Today 217 students with sparkling eyes and enormous smiles scamper through New Life School in their bright yellow uniforms. Pastor Clement’s son Fritz oversees the school. The next addition to the complex will be a facility for vocational training.

“Before, nobody wanted to go into Cite Soleil,” says Bill. “They were afraid. But having the building projects going on there has brought hope and excitement to the community.”

Within the City of the Sun, the light of Christ is shining brightly.


Partnering to Rebuild and Restore

Cite Soleil — City of the Sun — is not for the faint of heart. The sprawling slum of Port-au-Prince is home to 300,000 Haitians and has been regarded as one of the poorest, most dangerous slums in the Western Hemisphere. Unemployment, illiteracy, crime and violence are rampant, yet clean water and public services are very limited.

Cite Soleil lies in a sun-baked cul-de-sac, with streams of sewage winding through shanties that seem unfit for human habitation. Gangs control the area. For years few people traveled in or out of its confines.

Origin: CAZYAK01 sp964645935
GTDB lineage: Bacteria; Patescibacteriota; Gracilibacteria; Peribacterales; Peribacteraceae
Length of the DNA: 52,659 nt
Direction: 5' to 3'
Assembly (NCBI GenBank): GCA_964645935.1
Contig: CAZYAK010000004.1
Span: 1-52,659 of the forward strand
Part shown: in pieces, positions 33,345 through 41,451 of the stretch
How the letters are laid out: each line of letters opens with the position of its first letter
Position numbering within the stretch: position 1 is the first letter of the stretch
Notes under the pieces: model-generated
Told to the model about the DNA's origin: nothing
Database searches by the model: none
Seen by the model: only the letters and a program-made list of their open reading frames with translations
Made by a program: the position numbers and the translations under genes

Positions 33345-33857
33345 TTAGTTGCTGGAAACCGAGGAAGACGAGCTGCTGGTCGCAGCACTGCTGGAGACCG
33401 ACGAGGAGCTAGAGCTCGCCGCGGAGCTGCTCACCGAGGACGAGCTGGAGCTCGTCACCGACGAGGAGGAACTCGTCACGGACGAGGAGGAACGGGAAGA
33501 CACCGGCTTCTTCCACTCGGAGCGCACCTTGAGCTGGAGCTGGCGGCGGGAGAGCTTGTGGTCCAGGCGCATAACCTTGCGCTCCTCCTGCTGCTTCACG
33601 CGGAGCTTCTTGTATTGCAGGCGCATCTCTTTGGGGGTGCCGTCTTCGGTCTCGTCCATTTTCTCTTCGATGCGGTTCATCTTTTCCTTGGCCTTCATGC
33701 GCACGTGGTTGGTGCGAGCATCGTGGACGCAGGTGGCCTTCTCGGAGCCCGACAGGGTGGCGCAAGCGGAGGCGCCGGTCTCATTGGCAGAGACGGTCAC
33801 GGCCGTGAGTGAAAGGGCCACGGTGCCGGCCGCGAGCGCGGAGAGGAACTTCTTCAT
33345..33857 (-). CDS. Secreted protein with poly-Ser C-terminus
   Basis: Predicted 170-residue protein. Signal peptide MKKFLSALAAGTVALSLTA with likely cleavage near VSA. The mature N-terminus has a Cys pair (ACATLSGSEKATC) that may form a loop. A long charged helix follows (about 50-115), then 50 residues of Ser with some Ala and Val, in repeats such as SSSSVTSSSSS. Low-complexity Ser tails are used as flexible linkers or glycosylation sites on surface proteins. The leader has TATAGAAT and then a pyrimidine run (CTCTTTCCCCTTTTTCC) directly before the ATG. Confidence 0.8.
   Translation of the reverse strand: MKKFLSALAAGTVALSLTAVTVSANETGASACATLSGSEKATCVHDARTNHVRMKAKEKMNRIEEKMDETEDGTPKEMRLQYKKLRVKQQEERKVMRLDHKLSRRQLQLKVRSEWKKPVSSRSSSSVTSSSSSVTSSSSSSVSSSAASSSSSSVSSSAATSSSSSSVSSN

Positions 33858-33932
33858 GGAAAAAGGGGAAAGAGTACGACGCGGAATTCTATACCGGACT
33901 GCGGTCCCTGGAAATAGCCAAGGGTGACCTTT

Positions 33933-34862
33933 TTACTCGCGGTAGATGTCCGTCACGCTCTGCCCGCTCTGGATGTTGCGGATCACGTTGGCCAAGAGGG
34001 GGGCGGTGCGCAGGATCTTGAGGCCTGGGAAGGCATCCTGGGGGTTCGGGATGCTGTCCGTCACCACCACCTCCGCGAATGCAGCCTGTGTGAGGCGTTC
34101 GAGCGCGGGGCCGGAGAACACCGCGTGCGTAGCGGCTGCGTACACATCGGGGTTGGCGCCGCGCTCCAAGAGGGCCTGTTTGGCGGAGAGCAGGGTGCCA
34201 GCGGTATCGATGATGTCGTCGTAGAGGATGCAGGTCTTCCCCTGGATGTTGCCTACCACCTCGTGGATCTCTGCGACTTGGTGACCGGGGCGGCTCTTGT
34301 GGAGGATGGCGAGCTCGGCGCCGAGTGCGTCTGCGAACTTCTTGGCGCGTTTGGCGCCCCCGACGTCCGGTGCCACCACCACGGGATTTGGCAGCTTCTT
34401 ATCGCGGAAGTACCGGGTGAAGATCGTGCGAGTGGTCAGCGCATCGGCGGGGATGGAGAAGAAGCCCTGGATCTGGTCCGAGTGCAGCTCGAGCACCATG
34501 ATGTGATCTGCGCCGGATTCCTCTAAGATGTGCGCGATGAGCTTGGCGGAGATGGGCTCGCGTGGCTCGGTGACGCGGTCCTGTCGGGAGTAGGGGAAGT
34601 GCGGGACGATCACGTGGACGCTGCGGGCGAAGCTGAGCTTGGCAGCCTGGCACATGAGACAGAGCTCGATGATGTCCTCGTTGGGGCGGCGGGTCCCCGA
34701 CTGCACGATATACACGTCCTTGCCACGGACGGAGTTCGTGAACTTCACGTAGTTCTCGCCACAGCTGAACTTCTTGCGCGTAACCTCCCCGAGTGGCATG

But Bill did. Inside Cite Soleil, he discovered New Life Church and its founding pastor, La Faille Jean Clement. Pastor Clement has lived in Cite Soleil his entire life, and he and his wife have raised 11 children there. His soft voice and easy, disarming grin contradict the difficulties of his life.

After the 2010 earthquake, Bill and a building team went into Cite Soleil to assess needs and create plans for adding a school to New Life’s facility. As they stood at the site, opposing gang members began firing warning shots.

“Immediately many of the Haitian brothers standing with us pulled out guns,” Bill remembers. “They wanted the church to move forward, so they protected us.”

Within a year and a half, a new compound, including a church, school, and a protective wall around the perimeter, was built.

“The project was made possible by New Life Church in Renton, Washington,” Bill explains. “They took Cite Soleil to heart and in one Sunday raised $137,000 for Haiti.”

Today 217 students with sparkling eyes and enormous smiles scamper through New Life School in their bright yellow uniforms. Pastor Clement’s son Fritz oversees the school. The next addition to the complex will be a facility for vocational training.

“Before, nobody wanted to go into Cite Soleil,” says Bill. “They were afraid. But having the building projects going on there has brought hope and excitement to the community.”

Within the City of the Sun, the light of Christ is shining brightly.


Dispelling Misconceptions

Cite Soleil — City of the Sun — is not for the faint of heart. The sprawling slum of Port-au-Prince is home to 300,000 Haitians and has been regarded as one of the poorest, most dangerous slums in the Western Hemisphere. Unemployment, illiteracy, crime and violence are rampant, yet clean water and public services are very limited.